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    The era of closed systems is over – once the doors to AI and data analytics are opened, cyber security must be solid

    For industrial companies, cybersecurity has traditionally meant forming closed systems that are completely isolated. The problem with this approach is that while it prevents information security threats, it also shuts out opportunities created by new technologies. Taking advantage of these benefits requires interconnected systems.

    The more digitalization pervades traditional industries, the more obsolete simple hardening of the system perimeter is rendered. The best results are achieved by balancing all elements of cybersecurity: people, processes and technology. 

    Why cybersecurity is a hot topic in industry

    Cybersecurity has risen from the margins and taken centre stage among leadership team discussions for several reasons.

    New technologies offer unlimited possibilities for industrial business. Innovations allow industrial companies to offer new services over digital interfaces to complement traditional plant and machinery deliveries. Some services mash up and present information collected from the installed base in more usable and actionable ways, while others utilize cloud computing, artificial intelligence, data analytics and machine learning. There are also services that enable remote monitoring and management of increasingly autonomous plants and machinery, even with mobile devices. The prerequisite for grasping such opportunities is solid cybersecurity.

    With the progress of technology, the information security requirements of end customers are becoming increasingly complex. The role of standards is also becoming more prominent, and, for example, compliance with standards IEC 62443 or ISO 27001 is an increasingly frequent topic in customer discussions.

    However, cybersecurity is not always about managing threats. It can also serve as a business opportunity; industrial companies can address the cybersecurity concerns of their clients with paid cybersecurity services. Such services can ensure the security of all deliveries throughout the entire life cycle of the systems.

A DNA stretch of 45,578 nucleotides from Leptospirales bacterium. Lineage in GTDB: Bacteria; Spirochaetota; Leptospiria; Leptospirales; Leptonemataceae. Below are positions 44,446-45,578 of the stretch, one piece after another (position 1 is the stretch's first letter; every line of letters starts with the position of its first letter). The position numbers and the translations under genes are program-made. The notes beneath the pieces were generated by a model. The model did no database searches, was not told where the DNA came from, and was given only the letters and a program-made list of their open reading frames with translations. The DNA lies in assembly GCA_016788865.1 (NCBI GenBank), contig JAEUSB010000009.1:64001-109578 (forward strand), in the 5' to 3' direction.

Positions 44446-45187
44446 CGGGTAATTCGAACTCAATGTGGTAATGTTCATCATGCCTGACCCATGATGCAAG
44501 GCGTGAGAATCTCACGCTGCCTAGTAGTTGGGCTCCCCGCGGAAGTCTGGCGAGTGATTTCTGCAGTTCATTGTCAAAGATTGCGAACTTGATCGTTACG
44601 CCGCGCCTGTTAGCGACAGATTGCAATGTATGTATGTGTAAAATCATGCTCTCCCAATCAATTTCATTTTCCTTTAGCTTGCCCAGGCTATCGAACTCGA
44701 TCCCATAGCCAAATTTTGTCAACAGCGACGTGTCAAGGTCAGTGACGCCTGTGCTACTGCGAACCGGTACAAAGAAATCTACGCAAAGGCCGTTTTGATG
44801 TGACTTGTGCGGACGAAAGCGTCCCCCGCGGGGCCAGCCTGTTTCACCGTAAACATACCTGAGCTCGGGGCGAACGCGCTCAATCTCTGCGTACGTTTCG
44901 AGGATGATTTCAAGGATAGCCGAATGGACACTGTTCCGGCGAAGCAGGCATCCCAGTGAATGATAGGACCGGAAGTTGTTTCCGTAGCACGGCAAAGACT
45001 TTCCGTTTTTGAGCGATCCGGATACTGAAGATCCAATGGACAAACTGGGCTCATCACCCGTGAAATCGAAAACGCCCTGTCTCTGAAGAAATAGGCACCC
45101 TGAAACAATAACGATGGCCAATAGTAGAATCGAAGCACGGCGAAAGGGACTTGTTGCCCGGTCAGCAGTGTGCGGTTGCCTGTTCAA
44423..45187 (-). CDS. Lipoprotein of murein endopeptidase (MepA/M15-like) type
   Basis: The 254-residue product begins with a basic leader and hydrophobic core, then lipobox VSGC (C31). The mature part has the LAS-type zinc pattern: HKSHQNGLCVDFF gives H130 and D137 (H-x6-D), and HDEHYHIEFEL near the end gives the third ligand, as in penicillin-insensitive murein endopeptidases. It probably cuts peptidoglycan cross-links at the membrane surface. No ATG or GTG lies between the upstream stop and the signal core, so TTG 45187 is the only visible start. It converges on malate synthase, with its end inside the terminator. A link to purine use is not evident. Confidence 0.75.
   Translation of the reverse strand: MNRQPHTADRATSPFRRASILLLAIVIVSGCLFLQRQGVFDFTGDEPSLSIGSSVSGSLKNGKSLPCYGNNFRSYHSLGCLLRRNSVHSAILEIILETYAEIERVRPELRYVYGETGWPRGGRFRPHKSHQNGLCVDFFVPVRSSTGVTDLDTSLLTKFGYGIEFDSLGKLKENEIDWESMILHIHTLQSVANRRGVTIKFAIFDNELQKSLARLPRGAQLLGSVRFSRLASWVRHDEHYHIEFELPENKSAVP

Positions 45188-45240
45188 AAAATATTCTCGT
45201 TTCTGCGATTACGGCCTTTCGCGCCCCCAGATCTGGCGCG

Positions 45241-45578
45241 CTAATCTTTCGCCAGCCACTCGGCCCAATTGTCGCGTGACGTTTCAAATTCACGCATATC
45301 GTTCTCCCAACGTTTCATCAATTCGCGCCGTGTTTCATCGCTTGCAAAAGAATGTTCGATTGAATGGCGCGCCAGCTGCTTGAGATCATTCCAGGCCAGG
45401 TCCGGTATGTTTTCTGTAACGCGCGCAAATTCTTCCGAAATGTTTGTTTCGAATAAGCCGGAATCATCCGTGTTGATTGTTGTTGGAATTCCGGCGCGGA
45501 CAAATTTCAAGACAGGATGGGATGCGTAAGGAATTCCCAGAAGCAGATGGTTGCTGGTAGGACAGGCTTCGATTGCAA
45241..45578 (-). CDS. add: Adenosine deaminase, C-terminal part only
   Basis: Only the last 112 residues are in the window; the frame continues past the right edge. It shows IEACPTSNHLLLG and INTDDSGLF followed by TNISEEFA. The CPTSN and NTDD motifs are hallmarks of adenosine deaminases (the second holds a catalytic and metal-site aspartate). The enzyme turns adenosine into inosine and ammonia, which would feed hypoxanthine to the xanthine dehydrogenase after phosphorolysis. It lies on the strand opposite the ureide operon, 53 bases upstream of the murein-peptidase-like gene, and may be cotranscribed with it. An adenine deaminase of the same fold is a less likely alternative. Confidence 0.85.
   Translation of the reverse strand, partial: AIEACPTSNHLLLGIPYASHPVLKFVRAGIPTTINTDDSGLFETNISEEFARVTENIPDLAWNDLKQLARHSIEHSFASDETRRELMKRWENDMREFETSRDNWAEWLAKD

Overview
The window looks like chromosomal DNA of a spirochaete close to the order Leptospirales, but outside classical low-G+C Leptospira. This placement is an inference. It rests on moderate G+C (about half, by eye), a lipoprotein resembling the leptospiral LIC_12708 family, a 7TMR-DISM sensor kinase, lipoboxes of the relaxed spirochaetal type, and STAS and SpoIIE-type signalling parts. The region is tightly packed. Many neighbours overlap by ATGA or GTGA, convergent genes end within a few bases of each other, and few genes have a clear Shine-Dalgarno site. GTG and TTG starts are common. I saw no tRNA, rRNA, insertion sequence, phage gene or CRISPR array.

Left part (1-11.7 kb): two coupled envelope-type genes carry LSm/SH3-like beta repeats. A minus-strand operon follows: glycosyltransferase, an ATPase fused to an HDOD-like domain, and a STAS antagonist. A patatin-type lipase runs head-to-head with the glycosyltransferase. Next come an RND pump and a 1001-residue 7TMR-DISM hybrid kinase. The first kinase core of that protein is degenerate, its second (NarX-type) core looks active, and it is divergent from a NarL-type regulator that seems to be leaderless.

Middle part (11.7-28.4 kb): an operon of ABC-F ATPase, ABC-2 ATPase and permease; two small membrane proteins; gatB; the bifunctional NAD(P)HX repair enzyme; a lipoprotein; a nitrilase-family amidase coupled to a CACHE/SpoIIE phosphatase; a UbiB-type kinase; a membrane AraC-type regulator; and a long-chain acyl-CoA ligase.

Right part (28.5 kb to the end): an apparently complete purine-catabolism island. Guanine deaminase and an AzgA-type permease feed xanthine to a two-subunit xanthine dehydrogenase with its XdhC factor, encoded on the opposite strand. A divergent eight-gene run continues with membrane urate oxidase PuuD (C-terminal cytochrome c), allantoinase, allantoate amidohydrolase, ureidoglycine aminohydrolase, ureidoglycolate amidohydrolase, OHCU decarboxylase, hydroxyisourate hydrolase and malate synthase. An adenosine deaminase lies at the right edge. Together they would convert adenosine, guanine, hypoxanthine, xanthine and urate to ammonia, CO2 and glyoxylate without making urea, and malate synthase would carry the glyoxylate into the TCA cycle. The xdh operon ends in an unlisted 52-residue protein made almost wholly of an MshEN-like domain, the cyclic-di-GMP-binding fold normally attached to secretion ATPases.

Humans are the weakest link

    In cybersecurity, humans are always the weakest link; according to studies, up to 95% of data breaches are related to human factors. 

    With this in mind, the discussion on cybersecurity should start with people. Even closed environments are not immune to human errors. The problem may begin with a simple plugging in of a USB memory device, weak passwords, or even an employee forgetting their work computer on the train. 

    The best approach is to train the entire staff. The least an organisation can do is to make sure that key personnel are adequately trained in relevant cybersecurity skills. In addition to various forms of training, a good way to improve the skills of a leadership team is through a tailored cybersecurity management training programme. A simulated cybersecurity incident is the best way of finding the exact status and capabilities of a company in a crisis situation. Overall, staff training is the most cost-effective way to improve organisational information security. 

    The smoother the process, the better its effectiveness